On April, the Canadian Cultural Centre is highlighting the power and creativity of Canadian women artists.
On April 15th at 8 pm, the Canadian Cultural Centre invites you to join us on Facebook and YouTube for an exceptional conversation with the Vietnamese-born Quebec author Kim Thúy on the occasion of the release in France of her new novel, Em, published by Liana Levi.
This online conversation is moderated by journalist Sophie Joubert (L’Humanité, culture department).
In Vietnam, the word em is used to express tenderness, a delicate attention for the other, younger or older. Em is the thread that links the workers on the rubber plantations in Indochina to the women in the first nail salons in North America run by former boat people. As never before, Kim Thúy makes us see the links of love and hate between the shattered lives of the Vietnam War or “American War”. Through the prism of a reality that has long been taboo: mixed-race children, born to French settlers and then to American soldiers. A terrible destiny, like all the true stories in this path through the history of herbirth country, Vietnam.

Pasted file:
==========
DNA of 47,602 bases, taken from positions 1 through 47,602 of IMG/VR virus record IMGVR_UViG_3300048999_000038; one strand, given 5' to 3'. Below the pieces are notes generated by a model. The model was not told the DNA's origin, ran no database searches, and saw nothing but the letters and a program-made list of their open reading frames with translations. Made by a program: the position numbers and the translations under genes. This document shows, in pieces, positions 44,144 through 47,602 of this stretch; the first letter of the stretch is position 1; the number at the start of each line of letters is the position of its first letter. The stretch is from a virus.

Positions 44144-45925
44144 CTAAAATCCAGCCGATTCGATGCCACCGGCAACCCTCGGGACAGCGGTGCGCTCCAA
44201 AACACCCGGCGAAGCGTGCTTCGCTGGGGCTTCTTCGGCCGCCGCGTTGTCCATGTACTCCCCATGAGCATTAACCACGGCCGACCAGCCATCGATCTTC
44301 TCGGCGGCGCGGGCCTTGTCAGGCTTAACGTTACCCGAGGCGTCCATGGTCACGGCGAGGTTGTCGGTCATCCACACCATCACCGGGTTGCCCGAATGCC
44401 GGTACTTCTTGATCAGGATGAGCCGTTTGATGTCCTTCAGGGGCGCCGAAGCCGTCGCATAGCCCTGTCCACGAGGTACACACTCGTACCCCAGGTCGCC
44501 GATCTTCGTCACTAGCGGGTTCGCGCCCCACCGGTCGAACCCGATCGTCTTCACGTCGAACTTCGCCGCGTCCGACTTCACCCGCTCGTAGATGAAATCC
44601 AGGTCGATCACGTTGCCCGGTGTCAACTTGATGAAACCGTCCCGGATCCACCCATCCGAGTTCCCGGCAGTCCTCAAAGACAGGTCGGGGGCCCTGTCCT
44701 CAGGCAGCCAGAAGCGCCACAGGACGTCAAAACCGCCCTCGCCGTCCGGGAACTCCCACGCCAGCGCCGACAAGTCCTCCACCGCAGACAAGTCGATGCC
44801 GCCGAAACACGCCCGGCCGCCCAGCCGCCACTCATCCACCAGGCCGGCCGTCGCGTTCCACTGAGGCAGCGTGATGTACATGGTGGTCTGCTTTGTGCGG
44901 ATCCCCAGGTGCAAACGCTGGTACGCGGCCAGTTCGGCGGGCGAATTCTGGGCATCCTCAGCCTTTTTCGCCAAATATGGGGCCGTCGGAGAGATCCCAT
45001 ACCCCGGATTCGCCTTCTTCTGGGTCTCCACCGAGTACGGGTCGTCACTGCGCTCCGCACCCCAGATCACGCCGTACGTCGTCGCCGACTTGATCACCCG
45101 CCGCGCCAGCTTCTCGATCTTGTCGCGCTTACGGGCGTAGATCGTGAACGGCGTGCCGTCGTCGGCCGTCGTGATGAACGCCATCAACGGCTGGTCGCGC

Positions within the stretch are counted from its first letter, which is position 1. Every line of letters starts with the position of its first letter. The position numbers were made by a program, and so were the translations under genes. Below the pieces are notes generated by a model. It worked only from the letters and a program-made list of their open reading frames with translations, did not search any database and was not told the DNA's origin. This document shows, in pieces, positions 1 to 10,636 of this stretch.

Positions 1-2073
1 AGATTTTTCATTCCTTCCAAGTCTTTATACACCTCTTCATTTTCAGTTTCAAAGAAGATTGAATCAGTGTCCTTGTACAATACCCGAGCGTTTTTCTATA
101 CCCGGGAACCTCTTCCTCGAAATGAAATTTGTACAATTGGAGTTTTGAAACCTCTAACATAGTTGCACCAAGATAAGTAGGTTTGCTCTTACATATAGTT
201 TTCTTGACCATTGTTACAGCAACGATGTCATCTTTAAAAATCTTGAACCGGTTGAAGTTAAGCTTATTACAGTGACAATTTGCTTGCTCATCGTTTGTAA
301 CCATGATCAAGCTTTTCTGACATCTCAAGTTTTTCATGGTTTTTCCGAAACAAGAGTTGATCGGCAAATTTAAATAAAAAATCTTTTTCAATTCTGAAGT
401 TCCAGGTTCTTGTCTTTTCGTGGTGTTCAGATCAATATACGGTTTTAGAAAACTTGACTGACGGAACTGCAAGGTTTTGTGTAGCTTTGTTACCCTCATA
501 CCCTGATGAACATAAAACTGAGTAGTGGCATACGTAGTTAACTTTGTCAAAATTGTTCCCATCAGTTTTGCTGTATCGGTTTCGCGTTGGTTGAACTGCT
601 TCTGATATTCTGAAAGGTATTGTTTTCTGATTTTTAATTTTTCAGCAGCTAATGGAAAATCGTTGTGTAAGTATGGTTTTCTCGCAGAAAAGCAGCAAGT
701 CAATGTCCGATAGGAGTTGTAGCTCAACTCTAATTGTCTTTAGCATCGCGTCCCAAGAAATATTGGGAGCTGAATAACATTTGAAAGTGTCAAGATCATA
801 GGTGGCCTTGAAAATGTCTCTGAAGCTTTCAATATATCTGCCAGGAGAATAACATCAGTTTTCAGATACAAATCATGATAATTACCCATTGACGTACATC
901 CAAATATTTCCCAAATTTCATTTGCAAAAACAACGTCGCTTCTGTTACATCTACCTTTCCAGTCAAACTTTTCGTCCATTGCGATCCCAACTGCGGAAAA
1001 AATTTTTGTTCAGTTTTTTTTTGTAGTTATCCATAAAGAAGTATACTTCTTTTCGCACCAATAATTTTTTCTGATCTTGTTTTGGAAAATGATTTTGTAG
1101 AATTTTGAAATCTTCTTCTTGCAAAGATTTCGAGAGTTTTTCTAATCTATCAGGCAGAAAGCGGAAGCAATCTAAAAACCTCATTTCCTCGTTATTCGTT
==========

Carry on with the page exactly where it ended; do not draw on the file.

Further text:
Kim Thúy was born in 1968 in Saigon at the height of the Vietnam War. At the age of ten, she was one of the hundreds of thousands of boat people fleeing the communist regime. She settled in Montreal and worked in various jobs – seamstress, interpreter, lawyer and restaurant owner – before devoting herself to writing. In 2010, her first book, Ru emerged as a best-seller in France and Quebec. Translated in more than twenty countries, it won the Governor General’s Award and the Grand Prix RTL-Lire. In 2018, she is a finalist for the Alternative Nobel Prize. With Mãn (2013), Vi (2016) and Em (2021), Kim Thúy continues to explore her dual identity.
In partnership with Liana Levi Publishing.